Virgin Voyages Caps Cruise Capacity for Its First Sail

The Scarlet Lady is scheduled to make her maiden voyage this fall

scarlet lady cruise ship
The Scarlet Lady is set to sail on Oct. 16. Virgin Voyages
Headshot of Ryan Barwick

Key insight:

When Virgin Voyages first sets sail this October, it’ll be doing so with fewer people than originally anticipated—and that’s intentional.

Announced this morning, Richard Branson’s new wilder, adults-only cruise line will be capping its capacity for its “soft opening” to help ease travelers’ concerns amid the Covid-19 pandemic. Specific numbers weren’t shared, but the company said in a release that it would be “managing overall ship occupancy so that appropriate physical distancing is possible across all public spaces.”

A spokesperson for Virgin Voyages said it was working with advisers to “make sure we do this safely and with the sailor/crew wellbeing in mind.”

Virgin’s inaugural sail was originally slated for April but the company was forced to pause, along with the rest of the industry, after the CDC issued a No Sail Order, which expires at the end of July. It has since moved the date of its first voyage to October.

The announcement makes Virgin the major first cruise line to declare and explain its Covid-19 safety measures. On Monday, Carnival Corp. president and CEO Arnold Donald declined to say whether he would consider reducing capacity, indicating instead that protocols are still “evolving.”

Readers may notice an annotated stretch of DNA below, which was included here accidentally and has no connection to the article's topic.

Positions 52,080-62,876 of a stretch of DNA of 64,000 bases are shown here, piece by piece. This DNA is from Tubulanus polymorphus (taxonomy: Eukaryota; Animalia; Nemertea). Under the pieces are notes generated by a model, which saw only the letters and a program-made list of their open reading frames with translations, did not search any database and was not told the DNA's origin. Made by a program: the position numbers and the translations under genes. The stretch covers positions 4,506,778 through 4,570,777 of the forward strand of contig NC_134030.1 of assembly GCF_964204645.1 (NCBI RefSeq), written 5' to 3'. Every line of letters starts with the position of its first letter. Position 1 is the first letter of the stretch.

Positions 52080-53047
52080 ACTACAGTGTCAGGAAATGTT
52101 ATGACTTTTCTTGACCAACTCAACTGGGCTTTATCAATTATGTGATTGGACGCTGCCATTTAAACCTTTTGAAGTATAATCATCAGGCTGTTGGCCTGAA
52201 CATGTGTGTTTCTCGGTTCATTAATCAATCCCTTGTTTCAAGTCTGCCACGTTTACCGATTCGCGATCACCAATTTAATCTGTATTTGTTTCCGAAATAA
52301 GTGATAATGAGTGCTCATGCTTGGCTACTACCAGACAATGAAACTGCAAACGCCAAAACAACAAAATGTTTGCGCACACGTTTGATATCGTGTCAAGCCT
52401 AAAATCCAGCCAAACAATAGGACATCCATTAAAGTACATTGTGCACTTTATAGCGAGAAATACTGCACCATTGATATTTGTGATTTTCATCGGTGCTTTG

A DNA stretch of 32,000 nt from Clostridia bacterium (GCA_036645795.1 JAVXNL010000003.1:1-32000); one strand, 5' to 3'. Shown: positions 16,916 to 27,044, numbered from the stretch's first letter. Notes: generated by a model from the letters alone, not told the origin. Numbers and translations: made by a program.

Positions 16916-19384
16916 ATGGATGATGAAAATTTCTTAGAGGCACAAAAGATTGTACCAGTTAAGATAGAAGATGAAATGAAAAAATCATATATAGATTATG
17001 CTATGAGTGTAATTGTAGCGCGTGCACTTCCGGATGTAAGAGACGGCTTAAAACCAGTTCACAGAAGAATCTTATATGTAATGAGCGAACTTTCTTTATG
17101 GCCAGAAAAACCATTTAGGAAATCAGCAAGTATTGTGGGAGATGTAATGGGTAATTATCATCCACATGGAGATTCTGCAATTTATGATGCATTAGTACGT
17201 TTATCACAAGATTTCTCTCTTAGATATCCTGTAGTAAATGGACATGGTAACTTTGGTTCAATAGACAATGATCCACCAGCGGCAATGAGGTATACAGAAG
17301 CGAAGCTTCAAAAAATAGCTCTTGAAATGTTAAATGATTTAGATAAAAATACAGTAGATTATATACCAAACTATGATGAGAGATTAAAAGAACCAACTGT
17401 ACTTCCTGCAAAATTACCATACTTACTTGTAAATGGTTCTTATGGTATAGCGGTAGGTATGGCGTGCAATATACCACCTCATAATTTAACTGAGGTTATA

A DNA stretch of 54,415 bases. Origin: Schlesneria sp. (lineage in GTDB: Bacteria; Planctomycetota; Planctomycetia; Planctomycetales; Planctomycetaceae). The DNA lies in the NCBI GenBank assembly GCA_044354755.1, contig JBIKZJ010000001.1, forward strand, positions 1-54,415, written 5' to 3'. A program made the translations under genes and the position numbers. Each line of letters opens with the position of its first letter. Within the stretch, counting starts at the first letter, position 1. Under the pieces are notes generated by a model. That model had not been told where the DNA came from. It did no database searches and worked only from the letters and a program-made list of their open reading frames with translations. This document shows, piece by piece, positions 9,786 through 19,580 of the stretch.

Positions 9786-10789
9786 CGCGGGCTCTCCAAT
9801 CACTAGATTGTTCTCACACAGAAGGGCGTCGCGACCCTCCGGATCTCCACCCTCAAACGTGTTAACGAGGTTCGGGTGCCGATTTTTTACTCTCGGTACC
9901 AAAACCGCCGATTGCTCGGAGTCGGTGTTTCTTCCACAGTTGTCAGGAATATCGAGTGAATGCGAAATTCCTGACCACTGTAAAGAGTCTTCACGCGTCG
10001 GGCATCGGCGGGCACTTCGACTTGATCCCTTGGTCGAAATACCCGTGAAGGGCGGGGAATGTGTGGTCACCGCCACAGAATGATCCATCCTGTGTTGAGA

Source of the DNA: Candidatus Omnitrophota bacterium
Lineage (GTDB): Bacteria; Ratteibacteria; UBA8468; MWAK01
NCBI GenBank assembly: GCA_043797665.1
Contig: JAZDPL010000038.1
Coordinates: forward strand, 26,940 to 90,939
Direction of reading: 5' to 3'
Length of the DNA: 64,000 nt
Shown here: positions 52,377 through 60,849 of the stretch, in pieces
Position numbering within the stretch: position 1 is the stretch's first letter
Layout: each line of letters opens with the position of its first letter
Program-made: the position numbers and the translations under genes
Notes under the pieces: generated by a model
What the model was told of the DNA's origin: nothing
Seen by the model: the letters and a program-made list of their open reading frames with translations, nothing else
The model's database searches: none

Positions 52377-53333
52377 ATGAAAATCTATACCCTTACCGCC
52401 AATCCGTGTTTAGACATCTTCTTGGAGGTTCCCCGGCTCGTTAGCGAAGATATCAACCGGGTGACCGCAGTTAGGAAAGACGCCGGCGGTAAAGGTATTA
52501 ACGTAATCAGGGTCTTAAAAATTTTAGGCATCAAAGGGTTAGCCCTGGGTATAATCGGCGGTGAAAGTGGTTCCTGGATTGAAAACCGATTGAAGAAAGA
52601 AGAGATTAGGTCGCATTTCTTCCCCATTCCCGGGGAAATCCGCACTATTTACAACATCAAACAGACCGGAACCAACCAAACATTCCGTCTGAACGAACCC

The decision to reduce capacity came from what the brand is calling the Voyage Well Expert Advisory Group, which includes public health and sanitization experts as well as businesses to help guide Virgin toward safe standards for its crew and travelers.

The cruise line is also promising “rapid and effective” testing before embarking, preboarding health checks, thermal cameras at terminals to monitor individual temperatures and what it is calling an “ethical health tracking app” to help notify travelers whether a cruiser became sick 14 days after staying with Virgin.

“We are following guidelines that you see commonly on land, so as they are required here, so will they be in similar situations at sea,” said a Virgin Voyages spokesperson. “And we will definitely have masks on board.”

Virgin Voyages already had a slight advantage in that it had never intended on having a buffet aboard the ship, and it had planned to have travelers virtually queue for meal services. But it’s returning cruisers who are expected to save the industry when cruising returns, and as a new brand, Virgin hasn’t yet built that audience.

Still, Oct. 16 is months away, and in an ever-changing travel landscape devastated by the pandemic, there’s still time for more announcements to come.


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@RyanBarwick ryan.barwick@adweek.com Ryan is a brand reporter covering travel, mobility and sports marketing.
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